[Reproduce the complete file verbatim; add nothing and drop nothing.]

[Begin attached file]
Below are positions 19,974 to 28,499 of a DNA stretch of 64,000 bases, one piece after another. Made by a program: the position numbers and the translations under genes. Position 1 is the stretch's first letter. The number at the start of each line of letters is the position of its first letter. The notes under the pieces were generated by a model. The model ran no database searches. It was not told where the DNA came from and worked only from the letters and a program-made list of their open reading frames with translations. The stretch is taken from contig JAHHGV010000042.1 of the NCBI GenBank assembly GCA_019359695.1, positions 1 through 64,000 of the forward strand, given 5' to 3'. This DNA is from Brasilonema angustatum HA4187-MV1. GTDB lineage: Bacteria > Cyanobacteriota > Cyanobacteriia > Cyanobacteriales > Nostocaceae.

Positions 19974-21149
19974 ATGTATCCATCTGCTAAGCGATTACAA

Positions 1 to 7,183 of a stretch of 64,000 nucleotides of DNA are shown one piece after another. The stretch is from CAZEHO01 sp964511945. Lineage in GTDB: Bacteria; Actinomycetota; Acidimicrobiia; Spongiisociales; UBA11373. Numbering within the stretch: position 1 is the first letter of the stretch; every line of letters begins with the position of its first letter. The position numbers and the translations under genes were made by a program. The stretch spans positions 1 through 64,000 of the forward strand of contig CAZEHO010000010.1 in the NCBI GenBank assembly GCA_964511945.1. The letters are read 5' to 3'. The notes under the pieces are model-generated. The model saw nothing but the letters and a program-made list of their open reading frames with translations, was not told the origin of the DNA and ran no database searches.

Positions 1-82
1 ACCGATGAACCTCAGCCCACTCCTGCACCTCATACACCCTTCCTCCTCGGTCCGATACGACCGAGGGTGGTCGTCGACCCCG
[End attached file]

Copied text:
Below are positions 19,974 to 28,499 of a DNA stretch of 64,000 bases, one piece after another. Made by a program: the position numbers and the translations under genes. Position 1 is the stretch's first letter. The number at the start of each line of letters is the position of its first letter. The notes under the pieces were generated by a model. The model ran no database searches. It was not told where the DNA came from and worked only from the letters and a program-made list of their open reading frames with translations. The stretch is taken from contig JAHHGV010000042.1 of the NCBI GenBank assembly GCA_019359695.1, positions 1 through 64,000 of the forward strand, given 5' to 3'. This DNA is from Brasilonema angustatum HA4187-MV1. GTDB lineage: Bacteria > Cyanobacteriota > Cyanobacteriia > Cyanobacteriales > Nostocaceae.

Positions 19974-21149
19974 ATGTATCCATCTGCTAAGCGATTACAA

Positions 1 to 7,183 of a stretch of 64,000 nucleotides of DNA are shown one piece after another. The stretch is from CAZEHO01 sp964511945. Lineage in GTDB: Bacteria; Actinomycetota; Acidimicrobiia; Spongiisociales; UBA11373. Numbering within the stretch: position 1 is the first letter of the stretch; every line of letters begins with the position of its first letter. The position numbers and the translations under genes were made by a program. The stretch spans positions 1 through 64,000 of the forward strand of contig CAZEHO010000010.1 in the NCBI GenBank assembly GCA_964511945.1. The letters are read 5' to 3'. The notes under the pieces are model-generated. The model saw nothing but the letters and a program-made list of their open reading frames with translations, was not told the origin of the DNA and ran no database searches.

Positions 1-82
1 ACCGATGAACCTCAGCCCACTCCTGCACCTCATACACCCTTCCTCCTCGGTCCGATACGACCGAGGGTGGTCGTCGACCCCG